An investigation by the district council found that three teachers at the school knew that the girl was missing, but never acted to check where she was. One thought she was at the dentist, while the two others thought someone else had called to check with her parents.
Instead, it was the girl’s father who realized she was missing when she did not come home in the afternoon. By that time she had been gone for eight hours.
Certain routines had been agreed upon by the school about how to register children as absent, but there were no written rules in place. At the meeting on Wednesday evening, many parents and staff turned up. Some parents were surprised that there were no confirmed routines for registering absent students.
"If my child is missing I would not want the school to be looking for me, but for my child," said Joakim Bolteus, a parent at the school who attended the meeting.
Gun Jarkvist, the middle school principal, said the school has not updated the orally agreed rules, or written those rules down, which will now be done. Teachers will now check attendance at every lesson.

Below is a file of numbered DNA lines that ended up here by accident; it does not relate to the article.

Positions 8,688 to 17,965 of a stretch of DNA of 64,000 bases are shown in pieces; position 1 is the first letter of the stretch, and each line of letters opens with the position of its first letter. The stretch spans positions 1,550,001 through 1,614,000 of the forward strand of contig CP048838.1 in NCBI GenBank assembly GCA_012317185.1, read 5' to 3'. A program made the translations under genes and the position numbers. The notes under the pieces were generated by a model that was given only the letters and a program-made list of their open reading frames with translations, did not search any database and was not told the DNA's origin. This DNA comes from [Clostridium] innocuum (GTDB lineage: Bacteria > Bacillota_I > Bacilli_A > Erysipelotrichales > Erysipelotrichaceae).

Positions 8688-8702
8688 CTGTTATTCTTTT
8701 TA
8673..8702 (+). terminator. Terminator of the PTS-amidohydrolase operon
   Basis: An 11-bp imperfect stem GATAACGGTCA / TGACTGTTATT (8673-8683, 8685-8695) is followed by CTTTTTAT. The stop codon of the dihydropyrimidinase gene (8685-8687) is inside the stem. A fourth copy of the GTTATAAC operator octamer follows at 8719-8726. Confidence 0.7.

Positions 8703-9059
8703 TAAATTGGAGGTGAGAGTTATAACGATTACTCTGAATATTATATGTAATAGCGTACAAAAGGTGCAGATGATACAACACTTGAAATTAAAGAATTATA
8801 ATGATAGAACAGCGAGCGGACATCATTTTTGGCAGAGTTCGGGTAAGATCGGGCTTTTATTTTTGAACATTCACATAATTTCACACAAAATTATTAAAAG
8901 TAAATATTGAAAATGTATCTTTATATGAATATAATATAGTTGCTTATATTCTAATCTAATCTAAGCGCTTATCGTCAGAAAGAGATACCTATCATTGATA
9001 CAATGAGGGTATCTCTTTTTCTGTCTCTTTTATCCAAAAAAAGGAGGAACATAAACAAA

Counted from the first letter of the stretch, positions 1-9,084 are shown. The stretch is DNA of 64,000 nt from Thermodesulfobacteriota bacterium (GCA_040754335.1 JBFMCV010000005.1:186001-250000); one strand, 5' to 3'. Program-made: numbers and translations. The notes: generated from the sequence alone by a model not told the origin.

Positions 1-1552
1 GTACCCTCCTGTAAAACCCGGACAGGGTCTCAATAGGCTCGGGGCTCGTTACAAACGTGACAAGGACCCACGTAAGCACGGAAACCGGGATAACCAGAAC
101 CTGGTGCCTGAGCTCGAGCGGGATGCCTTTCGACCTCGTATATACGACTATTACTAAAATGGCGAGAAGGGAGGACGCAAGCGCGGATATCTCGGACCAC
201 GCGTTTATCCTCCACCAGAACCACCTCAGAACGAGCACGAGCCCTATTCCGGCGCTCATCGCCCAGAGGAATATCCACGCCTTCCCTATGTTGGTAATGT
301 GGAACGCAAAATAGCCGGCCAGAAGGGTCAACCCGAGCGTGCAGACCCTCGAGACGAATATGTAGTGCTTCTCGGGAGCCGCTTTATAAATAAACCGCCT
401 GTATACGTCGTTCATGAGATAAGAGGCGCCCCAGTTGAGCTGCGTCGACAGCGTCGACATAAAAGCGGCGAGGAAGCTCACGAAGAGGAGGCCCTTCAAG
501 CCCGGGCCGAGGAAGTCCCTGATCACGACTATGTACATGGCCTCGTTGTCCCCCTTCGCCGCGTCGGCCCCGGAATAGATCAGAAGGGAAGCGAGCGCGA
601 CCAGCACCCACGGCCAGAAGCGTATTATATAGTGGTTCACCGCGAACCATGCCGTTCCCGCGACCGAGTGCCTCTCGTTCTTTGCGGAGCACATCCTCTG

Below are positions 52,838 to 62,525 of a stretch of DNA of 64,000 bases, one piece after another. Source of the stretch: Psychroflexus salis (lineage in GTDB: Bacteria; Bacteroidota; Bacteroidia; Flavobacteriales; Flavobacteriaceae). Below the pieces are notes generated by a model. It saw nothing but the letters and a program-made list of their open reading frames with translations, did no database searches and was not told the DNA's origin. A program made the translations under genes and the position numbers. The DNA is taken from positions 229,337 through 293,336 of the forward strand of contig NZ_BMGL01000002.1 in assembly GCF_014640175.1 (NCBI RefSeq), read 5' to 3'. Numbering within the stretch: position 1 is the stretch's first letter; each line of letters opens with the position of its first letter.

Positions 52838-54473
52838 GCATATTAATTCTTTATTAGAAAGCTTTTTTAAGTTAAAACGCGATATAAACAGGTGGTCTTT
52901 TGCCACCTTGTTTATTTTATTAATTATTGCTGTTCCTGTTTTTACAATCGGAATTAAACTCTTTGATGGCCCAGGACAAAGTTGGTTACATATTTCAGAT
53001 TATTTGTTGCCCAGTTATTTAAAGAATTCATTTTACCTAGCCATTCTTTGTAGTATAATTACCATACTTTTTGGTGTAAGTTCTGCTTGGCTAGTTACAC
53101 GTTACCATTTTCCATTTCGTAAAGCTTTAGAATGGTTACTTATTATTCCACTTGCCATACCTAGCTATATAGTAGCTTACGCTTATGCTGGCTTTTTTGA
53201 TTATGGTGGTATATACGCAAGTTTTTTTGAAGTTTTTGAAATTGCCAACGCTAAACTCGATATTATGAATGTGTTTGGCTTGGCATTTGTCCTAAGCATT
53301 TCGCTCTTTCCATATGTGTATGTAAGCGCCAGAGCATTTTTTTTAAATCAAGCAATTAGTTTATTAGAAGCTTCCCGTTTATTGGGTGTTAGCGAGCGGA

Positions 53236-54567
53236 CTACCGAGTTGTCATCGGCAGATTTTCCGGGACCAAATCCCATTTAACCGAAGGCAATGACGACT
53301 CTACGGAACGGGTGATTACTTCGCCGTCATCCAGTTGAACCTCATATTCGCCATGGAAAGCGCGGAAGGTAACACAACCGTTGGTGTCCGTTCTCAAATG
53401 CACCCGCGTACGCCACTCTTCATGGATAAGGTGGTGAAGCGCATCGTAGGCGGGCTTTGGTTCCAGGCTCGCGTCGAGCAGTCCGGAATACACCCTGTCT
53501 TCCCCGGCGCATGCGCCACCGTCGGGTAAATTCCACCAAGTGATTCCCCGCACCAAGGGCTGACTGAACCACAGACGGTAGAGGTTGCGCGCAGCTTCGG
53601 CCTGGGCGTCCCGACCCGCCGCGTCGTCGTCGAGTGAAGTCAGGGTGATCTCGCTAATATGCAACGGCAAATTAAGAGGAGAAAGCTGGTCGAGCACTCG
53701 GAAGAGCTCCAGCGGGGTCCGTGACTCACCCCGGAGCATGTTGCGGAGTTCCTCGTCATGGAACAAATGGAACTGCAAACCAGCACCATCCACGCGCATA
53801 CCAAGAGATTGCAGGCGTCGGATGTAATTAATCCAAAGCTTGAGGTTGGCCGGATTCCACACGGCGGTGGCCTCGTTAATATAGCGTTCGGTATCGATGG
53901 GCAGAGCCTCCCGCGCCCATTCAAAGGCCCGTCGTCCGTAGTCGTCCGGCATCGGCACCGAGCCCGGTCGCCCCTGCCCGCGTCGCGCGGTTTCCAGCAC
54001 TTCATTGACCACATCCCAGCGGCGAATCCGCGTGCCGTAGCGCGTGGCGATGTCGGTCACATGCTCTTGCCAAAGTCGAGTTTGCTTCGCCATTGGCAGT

The disappearance of the nine-year-old girl last week led many schools around the city of Gothenburg to look more closely at how they check attendance. Newspaper Göteborgs-Posten found that some schools had parents call in their children during the day, while some report illnesses within twenty minutes of school starting.
Education Minister Jan Björklund told Swedish Radio that schools should "obviously" contact parents straight away if children are missing, and said he does not rule out strengthening Sweden's school law on the matter after the Schools Inspectorate finishes its investigation.
The 24-year-old man who confessed to taking away the nine-year-old girl is being held on probably cause of unlawful deprivation of liberty. The girl was found after the organization Missing People drafted hundreds of volunteers for a search.